Issue #185 / Apr 2016

DVD: Knoppix 7.7 Exclusive Release

Article Code

Approximate on sale dates:

  • UK/Europe: Mar 05
  • USA/Canada: Apr 01
  • Australia: May 02


Arch is the favorite Linux for a thriving community of programmers and power users. We’ll show you why.

SERVICE: Welcome

Security is always big news in IT. The talk today is that the Hollywood Presbyterian Medical Center, in Hollywood, California, has just suffered a crippling ransomware attack. Most of the computers at the hospital are compromised with what appears to be a variant of the CryptoWall ransomware tool.

SERVICE: This Month's DVD

Knoppix 7.7

Linux Magazine exclusive release of Knoppix 7.7.


Updates on technologies, trends, and tools

COVER STORIES: Understanding Arch

So what is Arch Linux really?

Arch is one of those Linux distributions that everyone knows about but few know well. Now is the time for a closer look.

COVER STORIES: Arch Installers

Shortcut your Arch installation with Architect Linux or Arch Anywhere

Arch's manual installation maximizes flexibility and teaches you about your system, but if you're in a hurry, you might want to try a Live installer like Architect Linux or Arch Anywhere.

COVER STORIES: Comparing Arch Derivatives

Exploring the world of Arch Linux derivatives

Several projects have used Arch as a starting point and shaped it in different ways. We describe some leading Arch derivatives.

REVIEWS: Tool Tips

Tool tests on the fast track

We test Yuck, Uftpd, Guncat, Kiwix, Miller, and Debian Package Search.

FEATURES: Knoppix 7.7 CeBIT Edition

Knoppix 7.7

Knoppix 7.7 is based on the current development version of Debian GNU/Linux and comes with hardware support from kernel 4.4, including many updates and new features.

FEATURES: Ask Klaus!

Klaus Knopper answers your Linux questions

Understanding and taming file timestamps.

FEATURES: Metadata Analysis

Analyzing network flow records

Detect operating systems, installed software, and more from easily collected metadata.


Optimizing and visualizing GPS data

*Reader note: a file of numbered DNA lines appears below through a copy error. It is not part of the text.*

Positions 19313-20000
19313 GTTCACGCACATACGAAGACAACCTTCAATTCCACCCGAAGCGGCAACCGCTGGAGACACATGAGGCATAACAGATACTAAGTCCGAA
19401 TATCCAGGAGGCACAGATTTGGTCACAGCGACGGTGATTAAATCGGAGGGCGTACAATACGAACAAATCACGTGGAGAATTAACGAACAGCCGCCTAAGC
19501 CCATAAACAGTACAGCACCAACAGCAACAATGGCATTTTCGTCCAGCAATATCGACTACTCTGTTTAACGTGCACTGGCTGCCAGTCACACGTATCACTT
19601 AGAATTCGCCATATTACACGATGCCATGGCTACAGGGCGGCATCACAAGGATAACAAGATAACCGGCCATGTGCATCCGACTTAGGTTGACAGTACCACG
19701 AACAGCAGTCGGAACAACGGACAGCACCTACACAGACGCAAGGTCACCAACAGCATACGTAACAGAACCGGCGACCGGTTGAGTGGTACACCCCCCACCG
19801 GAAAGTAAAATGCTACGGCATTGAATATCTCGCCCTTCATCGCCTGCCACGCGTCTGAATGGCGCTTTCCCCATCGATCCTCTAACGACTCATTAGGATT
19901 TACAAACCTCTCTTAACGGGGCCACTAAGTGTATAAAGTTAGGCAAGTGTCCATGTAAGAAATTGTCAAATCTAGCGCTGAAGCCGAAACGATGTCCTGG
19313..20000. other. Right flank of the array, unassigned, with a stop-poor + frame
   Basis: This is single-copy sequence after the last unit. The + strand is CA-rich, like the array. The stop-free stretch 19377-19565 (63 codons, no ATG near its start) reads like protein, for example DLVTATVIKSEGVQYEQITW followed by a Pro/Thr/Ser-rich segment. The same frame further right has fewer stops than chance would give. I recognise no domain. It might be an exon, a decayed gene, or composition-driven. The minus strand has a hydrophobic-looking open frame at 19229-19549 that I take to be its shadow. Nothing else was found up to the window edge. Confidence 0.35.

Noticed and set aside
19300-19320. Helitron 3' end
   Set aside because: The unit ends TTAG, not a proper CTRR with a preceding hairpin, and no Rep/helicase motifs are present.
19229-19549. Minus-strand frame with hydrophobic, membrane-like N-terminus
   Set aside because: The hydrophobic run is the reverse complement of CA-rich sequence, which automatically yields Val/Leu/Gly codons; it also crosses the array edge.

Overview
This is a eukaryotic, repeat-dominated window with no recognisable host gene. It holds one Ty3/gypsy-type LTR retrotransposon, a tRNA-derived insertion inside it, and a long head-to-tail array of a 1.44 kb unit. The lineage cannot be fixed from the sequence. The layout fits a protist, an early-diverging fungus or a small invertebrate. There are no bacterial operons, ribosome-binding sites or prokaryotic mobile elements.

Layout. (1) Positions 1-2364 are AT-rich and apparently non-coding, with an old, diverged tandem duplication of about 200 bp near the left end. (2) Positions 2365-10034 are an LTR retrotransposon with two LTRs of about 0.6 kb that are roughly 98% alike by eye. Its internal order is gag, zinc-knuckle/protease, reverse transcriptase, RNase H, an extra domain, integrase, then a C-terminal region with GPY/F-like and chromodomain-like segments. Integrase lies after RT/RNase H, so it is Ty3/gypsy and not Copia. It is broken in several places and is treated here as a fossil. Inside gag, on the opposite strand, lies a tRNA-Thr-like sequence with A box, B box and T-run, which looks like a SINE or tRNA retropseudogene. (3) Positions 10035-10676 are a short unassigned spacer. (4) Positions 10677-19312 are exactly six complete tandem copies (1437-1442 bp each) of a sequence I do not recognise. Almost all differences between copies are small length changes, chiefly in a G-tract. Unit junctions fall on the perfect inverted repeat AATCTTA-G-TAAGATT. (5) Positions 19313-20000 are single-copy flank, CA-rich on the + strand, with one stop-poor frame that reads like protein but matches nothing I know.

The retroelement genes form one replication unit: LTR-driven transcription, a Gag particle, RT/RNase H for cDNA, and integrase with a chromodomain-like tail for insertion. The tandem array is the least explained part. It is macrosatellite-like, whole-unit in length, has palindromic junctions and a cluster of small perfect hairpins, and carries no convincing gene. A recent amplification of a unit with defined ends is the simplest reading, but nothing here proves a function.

Handheld navigation devices point the way and continuously record your position while you are walking. With a few scripts on Linux, extreme climber Mike Schilli attractively visualizes the data from some of his bold first ascents.

FEATURES: Charly's Column – Dnstop

The sys admin's daily grind: Dnstop

In last month's issue, Charly sent the lean pdnsd DNS cache down the catwalk. To see whether pdnsd really does the work expected of it, he now puts dnstop through infinite rounds in the name of names.


Crystal – A Ruby-esque programing language

Crystal is an open source project that seeks to combine the best of two worlds: the simplicity of a language syntax similar to Ruby and the speed and capabilities of the LLVM platform.


Elasticsearch, Logstash, and Kibana – The ELK stack

A powerful search engine, a tool for processing and normalizing protocols, and another for visualizing the results – Elasticsearch, Logstash, and Kibana form the ELK stack, which helps admins manage logfiles on high-volume systems.

LINUXUSER: Command Line – Man Pages

Writing and reading man pages

Man pages provide essential information but may seem cryptic if you're not familiar with their structure. We explain how they're organized so you can get the most out of them.

LINUXUSER: Workspace – Bash Backup

Automated backup

Use the power of Bash to transform a Linux machine into a device for automatic backup of storage cards and cameras.

LINUXUSER: Bitwig 1.3

Bitwig Studio 1.3.5 digital audio workstation tested

Bitwig Studio 1.3.5, together with the JACK sound server, gives users the freedom to produce professional-quality tracks.


Bulkheads on the desktop – Qubes OS

Qubes OS compartmentalizes every activity on your desktop in its own VM.

COMMUNITY NOTEBOOK: Doghouse – Linux Is Not Perfect

Yes, Linux has issues; let's work on them

maddog reflects on the fact that Linux is not perfect, but it's still arguably the best.


Chaos Communication Congress 2015

The 32nd Chaos Communication Congress (32C3) attracted a colorful mix of 12,000 hackers to Hamburg, Germany.


SCaLE 14x Highlights

Swapnil stops in on the Southern California Linux Expo (SCaLE).


How to kill patent trolls before they are born

Lazy minds equate patent rates with innovation rates and are happy to see steady increases in the number of patents issued each year. Modern scientists and innovators know better.

Issue 189/2016

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